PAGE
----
News and Trends

After, semi-industrial experiments starting December 2016, researchers from Egypt's National Research Centre have recently produced a biofuel suitable for airplanes.

The centre was tasked by the Egyptian Ministry of Civil Aviation to find a local biofuel that can fuel aircrafts. This decision was done to support the implementation of the International Air Transport Association plan, which aims to cut carbon dioxide emissions caused by aviation companies in half by 2050.

The researchers made biodiesel from the seeds of jatropha, whose seeds contain 20-25% oil. This oil can be extracted using organic solvents such as hexane. However, since the properties of jatropha oil differ from traditional engine oils, such as viscosity, density and degree of combustion, it needs to undergo a number of chemical processes to be adapted for use in running engines.

Currently, the fuel is suitable for car engines. However, to be suitable for jet engines, the fuel should be able to resist freezing until at least minus 45°C.

The Dubai-based Neutral Fuels has just become the first company to produce commercial biofuel from dairy waste.

The new fuel has the same quality as the company's vegetable oil-derived biofuel, which has fuelled McDonald's UAE's logistics fleet for the past four years. Karl W Feilder, chairman and CEO at Neutral Fuels, said the project was inspired by Dubai's "Zero Waste by 2030" target.

UAE is the second largest producer of dairy products in the Gulf region after Saudi Arabia and is expected to grow further through 2021. With UAE's annual fresh milk production of 167,000 tonnes, every 1% of waste that is processed into biofuel will result in 1.67 million litres of biofuel, which then can reduce the carbon footprint by 4,460 tonnes of carbon and equivalents. Adding the waste from making butter, cream and ghee, the volume of biofuel from the dairy industry could more than double.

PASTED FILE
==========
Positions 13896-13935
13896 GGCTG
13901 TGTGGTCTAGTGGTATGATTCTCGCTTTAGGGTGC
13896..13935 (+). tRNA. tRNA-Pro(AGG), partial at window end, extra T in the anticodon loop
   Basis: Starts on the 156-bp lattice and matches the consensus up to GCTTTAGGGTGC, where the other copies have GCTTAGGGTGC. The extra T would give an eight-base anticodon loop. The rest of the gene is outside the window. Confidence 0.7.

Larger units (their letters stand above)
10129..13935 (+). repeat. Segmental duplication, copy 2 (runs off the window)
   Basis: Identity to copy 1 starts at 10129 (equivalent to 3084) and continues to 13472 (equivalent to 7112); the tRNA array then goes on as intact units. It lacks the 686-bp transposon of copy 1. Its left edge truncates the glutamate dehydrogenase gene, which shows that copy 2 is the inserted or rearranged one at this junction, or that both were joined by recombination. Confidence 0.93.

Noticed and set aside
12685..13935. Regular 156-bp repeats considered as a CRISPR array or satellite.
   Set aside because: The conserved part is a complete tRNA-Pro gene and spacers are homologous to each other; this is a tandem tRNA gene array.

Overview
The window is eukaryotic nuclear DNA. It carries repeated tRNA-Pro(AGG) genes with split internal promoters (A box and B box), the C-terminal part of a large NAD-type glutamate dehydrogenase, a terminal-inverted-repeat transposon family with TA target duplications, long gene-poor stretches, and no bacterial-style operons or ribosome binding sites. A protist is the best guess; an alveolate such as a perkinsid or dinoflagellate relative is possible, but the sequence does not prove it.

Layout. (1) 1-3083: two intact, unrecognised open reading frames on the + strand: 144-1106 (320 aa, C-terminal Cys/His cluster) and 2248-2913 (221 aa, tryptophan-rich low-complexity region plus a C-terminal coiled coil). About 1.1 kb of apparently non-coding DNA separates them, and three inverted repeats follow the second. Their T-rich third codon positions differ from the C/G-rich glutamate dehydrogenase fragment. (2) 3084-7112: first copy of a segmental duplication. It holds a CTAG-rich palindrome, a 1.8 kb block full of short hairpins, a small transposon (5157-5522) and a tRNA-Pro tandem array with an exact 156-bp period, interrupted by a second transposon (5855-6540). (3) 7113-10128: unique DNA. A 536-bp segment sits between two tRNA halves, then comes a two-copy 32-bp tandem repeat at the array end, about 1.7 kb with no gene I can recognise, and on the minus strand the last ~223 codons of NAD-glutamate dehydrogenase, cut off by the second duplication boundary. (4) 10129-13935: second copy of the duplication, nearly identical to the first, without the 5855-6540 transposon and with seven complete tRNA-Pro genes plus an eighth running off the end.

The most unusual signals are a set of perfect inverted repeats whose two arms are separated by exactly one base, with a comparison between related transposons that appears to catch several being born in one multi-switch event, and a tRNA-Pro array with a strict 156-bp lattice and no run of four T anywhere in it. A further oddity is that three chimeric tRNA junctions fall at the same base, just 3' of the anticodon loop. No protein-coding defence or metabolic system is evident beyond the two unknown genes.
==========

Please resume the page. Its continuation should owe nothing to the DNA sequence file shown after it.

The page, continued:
Neutral Fuels is one of Dubai's most successful recycling companies, and its biorefinery is an example of a waste-to-energy plant. It also has ongoing research into new production techniques and feedstocks.

The Indian government is set to make a biofuel policy framework that will help increase farmers' income, cut down crude oil imports and encourage global automobile companies to launch their flexible fuel vehicles in the country.

The move is part of Prime Minister Narendra Modi's plan to increase farm production by 2022. The move will also facilitate setting up close to 1,500 industrial units for ethanol production in villages, creating more job opportunities. The government projects that the alternate fuel industry could be worth 1 trillion rupees.

The government wants to have more alternative fuels on the country's energy mix to moderate petroleum product consumption. India is currently the third largest energy consumer in the world after the US and China. Prime Minister Modi, in 2015, previously set a target of reducing import dependence on hydrocarbons by 10% by 2022.

The oil ministry is set to prepare two policies: one on the production of ethanol from various agriculture sources and another on the production of methanol from coal. Once implemented, the move could bring down crude oil import bill by Rs1 trillion.